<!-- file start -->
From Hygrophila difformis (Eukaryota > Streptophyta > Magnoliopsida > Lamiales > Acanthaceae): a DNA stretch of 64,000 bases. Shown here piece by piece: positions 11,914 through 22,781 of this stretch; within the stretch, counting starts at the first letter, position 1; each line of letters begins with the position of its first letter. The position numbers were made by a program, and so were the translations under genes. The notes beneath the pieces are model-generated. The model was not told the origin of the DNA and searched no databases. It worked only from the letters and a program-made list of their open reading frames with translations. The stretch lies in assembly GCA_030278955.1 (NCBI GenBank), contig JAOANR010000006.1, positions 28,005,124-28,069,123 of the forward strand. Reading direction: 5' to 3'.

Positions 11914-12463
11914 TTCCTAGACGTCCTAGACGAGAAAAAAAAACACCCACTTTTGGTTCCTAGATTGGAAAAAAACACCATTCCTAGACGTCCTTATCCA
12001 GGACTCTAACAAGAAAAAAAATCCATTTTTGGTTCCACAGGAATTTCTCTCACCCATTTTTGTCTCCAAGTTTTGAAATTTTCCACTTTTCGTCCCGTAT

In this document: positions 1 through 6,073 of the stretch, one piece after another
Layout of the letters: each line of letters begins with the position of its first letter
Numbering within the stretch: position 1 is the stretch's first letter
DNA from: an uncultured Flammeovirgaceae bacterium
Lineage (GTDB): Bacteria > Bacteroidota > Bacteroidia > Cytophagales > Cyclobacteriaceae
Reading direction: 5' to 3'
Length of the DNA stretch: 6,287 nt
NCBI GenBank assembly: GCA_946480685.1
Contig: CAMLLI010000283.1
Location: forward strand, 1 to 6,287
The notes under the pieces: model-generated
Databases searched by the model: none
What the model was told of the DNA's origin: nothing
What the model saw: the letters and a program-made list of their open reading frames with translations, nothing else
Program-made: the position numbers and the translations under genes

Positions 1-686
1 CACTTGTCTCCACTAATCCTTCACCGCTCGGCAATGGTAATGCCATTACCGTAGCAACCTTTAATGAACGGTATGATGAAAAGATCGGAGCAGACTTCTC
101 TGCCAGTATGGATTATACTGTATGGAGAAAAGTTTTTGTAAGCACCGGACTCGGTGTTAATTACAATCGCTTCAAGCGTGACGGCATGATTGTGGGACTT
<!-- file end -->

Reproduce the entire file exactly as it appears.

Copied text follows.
From Hygrophila difformis (Eukaryota > Streptophyta > Magnoliopsida > Lamiales > Acanthaceae): a DNA stretch of 64,000 bases. Shown here piece by piece: positions 11,914 through 22,781 of this stretch; within the stretch, counting starts at the first letter, position 1; each line of letters begins with the position of its first letter. The position numbers were made by a program, and so were the translations under genes. The notes beneath the pieces are model-generated. The model was not told the origin of the DNA and searched no databases. It worked only from the letters and a program-made list of their open reading frames with translations. The stretch lies in assembly GCA_030278955.1 (NCBI GenBank), contig JAOANR010000006.1, positions 28,005,124-28,069,123 of the forward strand. Reading direction: 5' to 3'.

Positions 11914-12463
11914 TTCCTAGACGTCCTAGACGAGAAAAAAAAACACCCACTTTTGGTTCCTAGATTGGAAAAAAACACCATTCCTAGACGTCCTTATCCA
12001 GGACTCTAACAAGAAAAAAAATCCATTTTTGGTTCCACAGGAATTTCTCTCACCCATTTTTGTCTCCAAGTTTTGAAATTTTCCACTTTTCGTCCCGTAT

In this document: positions 1 through 6,073 of the stretch, one piece after another
Layout of the letters: each line of letters begins with the position of its first letter
Numbering within the stretch: position 1 is the stretch's first letter
DNA from: an uncultured Flammeovirgaceae bacterium
Lineage (GTDB): Bacteria > Bacteroidota > Bacteroidia > Cytophagales > Cyclobacteriaceae
Reading direction: 5' to 3'
Length of the DNA stretch: 6,287 nt
NCBI GenBank assembly: GCA_946480685.1
Contig: CAMLLI010000283.1
Location: forward strand, 1 to 6,287
The notes under the pieces: model-generated
Databases searched by the model: none
What the model was told of the DNA's origin: nothing
What the model saw: the letters and a program-made list of their open reading frames with translations, nothing else
Program-made: the position numbers and the translations under genes

Positions 1-686
1 CACTTGTCTCCACTAATCCTTCACCGCTCGGCAATGGTAATGCCATTACCGTAGCAACCTTTAATGAACGGTATGATGAAAAGATCGGAGCAGACTTCTC
101 TGCCAGTATGGATTATACTGTATGGAGAAAAGTTTTTGTAAGCACCGGACTCGGTGTTAATTACAATCGCTTCAAGCGTGACGGCATGATTGTGGGACTT